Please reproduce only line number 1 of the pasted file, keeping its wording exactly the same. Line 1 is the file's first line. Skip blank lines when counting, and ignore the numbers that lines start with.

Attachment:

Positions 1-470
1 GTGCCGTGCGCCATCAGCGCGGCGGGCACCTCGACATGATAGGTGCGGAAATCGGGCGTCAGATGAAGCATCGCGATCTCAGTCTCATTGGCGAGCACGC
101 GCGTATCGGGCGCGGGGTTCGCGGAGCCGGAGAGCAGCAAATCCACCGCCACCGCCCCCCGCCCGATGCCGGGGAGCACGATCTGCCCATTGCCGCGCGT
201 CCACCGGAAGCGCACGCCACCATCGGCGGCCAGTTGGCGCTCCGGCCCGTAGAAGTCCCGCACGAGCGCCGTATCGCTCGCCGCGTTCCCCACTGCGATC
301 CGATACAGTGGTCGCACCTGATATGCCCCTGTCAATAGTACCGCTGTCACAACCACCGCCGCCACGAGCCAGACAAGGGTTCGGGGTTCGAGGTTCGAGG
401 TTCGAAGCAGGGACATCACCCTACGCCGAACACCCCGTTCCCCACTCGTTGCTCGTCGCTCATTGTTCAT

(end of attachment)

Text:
Positions 1-470